In CAH, 46XX female fetuses are virilized in utero due to their increased exposure to androgens. This results in the development of clitoromegaly, fusion of the labioscrotal folds and formation of a common urogenital sinus in place of a separate urethra and vagina. The aim of prenatal treatment is to avoid the need for surgery in the little girl and to relieve the emotional distress and anxiety of the parents that may be caused by an external genitalia anomaly in their child.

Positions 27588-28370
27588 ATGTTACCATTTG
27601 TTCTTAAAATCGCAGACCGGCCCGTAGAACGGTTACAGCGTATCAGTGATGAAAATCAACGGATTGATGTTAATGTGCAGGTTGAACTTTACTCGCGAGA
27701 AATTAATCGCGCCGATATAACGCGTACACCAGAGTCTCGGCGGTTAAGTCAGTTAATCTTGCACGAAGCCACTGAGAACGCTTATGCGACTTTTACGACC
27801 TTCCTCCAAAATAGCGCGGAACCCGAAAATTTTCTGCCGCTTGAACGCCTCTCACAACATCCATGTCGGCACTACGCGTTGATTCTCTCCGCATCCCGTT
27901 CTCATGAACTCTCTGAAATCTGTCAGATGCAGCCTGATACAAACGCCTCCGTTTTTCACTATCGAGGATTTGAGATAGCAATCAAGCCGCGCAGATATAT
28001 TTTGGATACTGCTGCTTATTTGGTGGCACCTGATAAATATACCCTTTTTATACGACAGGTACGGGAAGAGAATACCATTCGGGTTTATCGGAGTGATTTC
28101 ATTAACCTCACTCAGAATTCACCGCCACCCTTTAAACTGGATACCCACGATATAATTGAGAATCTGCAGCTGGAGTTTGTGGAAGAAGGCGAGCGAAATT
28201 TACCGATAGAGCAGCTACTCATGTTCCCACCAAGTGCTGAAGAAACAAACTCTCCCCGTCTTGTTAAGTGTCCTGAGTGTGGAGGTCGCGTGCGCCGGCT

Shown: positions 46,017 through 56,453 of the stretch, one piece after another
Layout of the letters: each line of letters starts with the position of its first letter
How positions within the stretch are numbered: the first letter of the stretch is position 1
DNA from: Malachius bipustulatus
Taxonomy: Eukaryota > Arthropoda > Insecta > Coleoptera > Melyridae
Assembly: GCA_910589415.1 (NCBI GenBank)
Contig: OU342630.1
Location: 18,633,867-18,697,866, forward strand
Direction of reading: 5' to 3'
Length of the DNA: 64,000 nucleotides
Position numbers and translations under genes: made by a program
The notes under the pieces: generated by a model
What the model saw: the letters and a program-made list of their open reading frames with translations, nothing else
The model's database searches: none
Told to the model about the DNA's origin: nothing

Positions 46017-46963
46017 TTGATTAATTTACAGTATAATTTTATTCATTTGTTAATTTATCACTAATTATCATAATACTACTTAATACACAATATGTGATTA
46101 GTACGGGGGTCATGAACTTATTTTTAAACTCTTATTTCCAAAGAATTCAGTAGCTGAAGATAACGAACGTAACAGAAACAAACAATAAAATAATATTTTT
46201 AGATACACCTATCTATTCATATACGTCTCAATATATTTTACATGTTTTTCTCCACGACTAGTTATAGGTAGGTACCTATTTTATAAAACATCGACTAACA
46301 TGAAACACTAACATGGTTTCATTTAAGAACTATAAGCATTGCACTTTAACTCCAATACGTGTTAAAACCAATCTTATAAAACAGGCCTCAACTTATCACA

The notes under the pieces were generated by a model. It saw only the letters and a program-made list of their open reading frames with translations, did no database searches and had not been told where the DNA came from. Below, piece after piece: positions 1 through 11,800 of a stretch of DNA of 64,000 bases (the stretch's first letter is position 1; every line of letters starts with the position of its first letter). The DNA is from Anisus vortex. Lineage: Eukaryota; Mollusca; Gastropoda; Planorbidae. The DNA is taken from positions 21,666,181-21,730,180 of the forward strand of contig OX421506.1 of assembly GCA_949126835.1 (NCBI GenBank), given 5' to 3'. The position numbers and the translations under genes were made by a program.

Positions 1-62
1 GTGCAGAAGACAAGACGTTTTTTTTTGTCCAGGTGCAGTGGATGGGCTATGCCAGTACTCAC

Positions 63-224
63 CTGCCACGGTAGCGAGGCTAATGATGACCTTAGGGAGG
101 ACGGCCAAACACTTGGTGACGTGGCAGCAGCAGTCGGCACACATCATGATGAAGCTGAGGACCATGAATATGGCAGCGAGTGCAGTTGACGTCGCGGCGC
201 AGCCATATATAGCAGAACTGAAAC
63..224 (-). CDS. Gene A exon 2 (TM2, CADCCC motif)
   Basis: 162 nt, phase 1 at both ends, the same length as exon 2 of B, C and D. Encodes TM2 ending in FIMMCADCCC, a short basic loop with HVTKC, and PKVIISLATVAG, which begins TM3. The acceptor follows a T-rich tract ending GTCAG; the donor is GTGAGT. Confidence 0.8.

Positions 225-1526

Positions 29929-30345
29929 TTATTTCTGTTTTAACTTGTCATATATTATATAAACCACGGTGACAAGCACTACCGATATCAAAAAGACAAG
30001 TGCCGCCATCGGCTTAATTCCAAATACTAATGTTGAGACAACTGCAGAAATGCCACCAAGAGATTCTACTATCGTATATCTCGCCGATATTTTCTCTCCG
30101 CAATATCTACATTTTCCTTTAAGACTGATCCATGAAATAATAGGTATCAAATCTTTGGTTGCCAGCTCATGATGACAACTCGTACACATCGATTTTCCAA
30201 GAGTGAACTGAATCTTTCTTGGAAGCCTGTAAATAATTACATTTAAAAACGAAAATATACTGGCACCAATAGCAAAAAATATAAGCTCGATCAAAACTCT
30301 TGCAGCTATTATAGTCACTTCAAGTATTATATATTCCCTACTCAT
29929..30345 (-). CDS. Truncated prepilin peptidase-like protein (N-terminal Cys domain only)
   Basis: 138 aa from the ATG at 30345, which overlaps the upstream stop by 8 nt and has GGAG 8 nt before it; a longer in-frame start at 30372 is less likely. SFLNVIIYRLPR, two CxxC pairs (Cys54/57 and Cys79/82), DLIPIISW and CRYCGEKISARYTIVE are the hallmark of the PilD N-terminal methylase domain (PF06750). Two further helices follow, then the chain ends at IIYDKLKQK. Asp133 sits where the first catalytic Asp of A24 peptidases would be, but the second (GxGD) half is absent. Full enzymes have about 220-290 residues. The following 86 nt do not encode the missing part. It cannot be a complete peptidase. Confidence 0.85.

Prenatal treatment was first introduced in the early 80s (81, 82), using DEX, which is a synthetic GC with a long half-life, not deactivated by the placental 11-hydroxysteroid dehydrogenase type 2 and that crosses the placenta and becomes bioavailable to the fetus. In the CAH fetus, DEX leads to ACTH suppression and reduction of androgen excess, which blocks the virilization of the external genitalia in female fetuses. The dose of DEX used is 20 µg/kg maternal body weight (pre-conception)/day, divided in 2 or 3 daily doses, without exceeding 1.5 mg/day (83, 84). This dose corresponds to about 6 times the physiologic GC needs of the mother (85, 86) and 60 times the fetus’ (87, 88). Studies with lower doses have not been performed, but some data show that the DEX dose could probably be reduced when poorly tolerated in the mother (89, 90). DEX must be initiated before the presumed date of genital sensitivity to androgens, at the latest at the 7th week of gestation (WG) or 9th week of amenorrhea and continued until birth in CAH females to ensure its efficacy (91, 92, 93, 94, 95, 96). The timing of DEX initiation seems to play an essential role in the genital morphology of CAH girls (90, 97).